Sec. 8. RCW 74.13.0903 and 1989 c 381 s 5 are each amended to read as follows:
The office of the child care resources coordinator is established to operate under the authority of the department of social and health services. The office shall, within appropriated funds:
(1) Staff and assist the child care coordinating committee in the implementation of its duties under RCW 74.13.090;
Work with local governments, nonprofit organizations, businesses, and community
child care advocates to create local child care resource and referral
. These organizations may carry out needs assessments,
resource development, provider training, technical assistance, and parent
information and training));
Actively seek public and private money for distribution as grants to potential
or existing ((
local)) community-based child care resource and
referral (( organizations. No grant shall be distributed that is greater
than twenty‑five thousand dollars)) programs as provided in
section 7 of this act;
rules regarding the application for and distribution of grants to local child
care resource and referral organizations. The rules shall, at a minimum,
require an applicant to submit a plan for achieving the following objectives: (a)
Provide parents with information about child care resources, including location
of services and subsidies; (b)
Carry out child care provider recruitment and training programs; (c)
Offer support services, such as parent and provider seminars, toy‑lending
libraries, and substitute banks; (d)
Provide information for businesses regarding child care supply and demand; (e)
Advocate for increased public and private sector resources devoted to child
care; and (f)
Provide technical assistance to employers regarding employee child care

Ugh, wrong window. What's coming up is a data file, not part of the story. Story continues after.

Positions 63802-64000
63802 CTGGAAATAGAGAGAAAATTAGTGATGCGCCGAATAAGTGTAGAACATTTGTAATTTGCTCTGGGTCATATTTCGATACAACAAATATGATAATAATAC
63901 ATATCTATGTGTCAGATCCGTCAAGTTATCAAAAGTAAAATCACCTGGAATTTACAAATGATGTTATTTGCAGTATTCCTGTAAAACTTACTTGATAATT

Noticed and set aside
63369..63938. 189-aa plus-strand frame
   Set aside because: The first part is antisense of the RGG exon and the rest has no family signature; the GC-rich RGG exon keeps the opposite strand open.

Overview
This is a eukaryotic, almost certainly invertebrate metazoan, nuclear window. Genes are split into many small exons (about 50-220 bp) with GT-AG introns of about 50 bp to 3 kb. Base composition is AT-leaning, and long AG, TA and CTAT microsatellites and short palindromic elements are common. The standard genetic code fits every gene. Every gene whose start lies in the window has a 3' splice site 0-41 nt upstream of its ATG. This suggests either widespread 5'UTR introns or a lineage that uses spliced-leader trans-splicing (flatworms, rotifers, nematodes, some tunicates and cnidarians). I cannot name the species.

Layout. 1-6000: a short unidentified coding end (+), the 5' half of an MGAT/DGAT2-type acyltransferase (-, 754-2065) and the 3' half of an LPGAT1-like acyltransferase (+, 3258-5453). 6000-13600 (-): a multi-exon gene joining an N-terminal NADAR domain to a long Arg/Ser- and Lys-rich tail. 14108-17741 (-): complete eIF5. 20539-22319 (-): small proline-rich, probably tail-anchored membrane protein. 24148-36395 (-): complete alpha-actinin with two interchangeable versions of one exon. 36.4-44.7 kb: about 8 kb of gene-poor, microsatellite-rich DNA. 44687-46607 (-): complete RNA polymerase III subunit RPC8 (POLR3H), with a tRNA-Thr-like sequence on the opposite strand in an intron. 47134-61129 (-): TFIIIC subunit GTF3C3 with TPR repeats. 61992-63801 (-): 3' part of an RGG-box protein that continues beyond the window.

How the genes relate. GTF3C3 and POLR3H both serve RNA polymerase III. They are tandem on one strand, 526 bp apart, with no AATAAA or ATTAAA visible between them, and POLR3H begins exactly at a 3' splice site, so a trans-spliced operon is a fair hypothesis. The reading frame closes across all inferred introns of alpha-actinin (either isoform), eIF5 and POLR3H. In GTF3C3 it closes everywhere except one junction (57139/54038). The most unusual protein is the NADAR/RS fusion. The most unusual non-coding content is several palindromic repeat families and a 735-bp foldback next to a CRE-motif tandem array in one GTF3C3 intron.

services; (5))) Provide
staff support and technical assistance to local child care resource and
Organize the local child care resource and referral organizations into a state‑wide
system; (7))) (5)
Maintain a state‑wide (( child care referral)) data bank of
licensed providers and work with department of social and health services
licensors to provide information to (( local)) community-based
child care resource and referral organizations about licensed child care providers
in the state;
(6) Through local resource and referral organizations, compile data
about local child care needs and availability for future planning and
(7) Coordinate the provision of training and technical assistance to
child care providers; and
(8) Collect and assemble information regarding the availability of
insurance and of federal and other child care funding to assist state and local
agencies, businesses, and other child care providers in offering child care
CHILD CARE IMPACT FEES
Sec. 9. RCW 82.02.020 and 1990 1st ex.s. c 17 s 42 are each amended to read as follows:
Except only as expressly provided in RCW 67.28.180 and 67.28.190 and the provisions of chapter 82.14 RCW, the state preempts the field of imposing taxes upon retail sales of tangible personal property, the use of tangible personal property, parimutuel wagering authorized pursuant to RCW 67.16.060, conveyances, and cigarettes, and no county, town, or other municipal subdivision shall have the right to impose taxes of that nature. Except as provided in RCW 82.02.050 through 82.02.090 and section 10 of this act, no county, city, town, or other municipal corporation shall impose any tax, fee, or charge, either direct or indirect, on the construction or reconstruction of residential buildings, commercial buildings, industrial buildings, or on any other building or building space or appurtenance thereto, or on the development, subdivision, classification, or reclassification of land. However, this section does not preclude dedications of land or easements within the proposed development or plat which the county, city, town, or other municipal corporation can demonstrate are reasonably necessary as a direct result of the proposed development or plat to which the dedication of land or easement is to apply.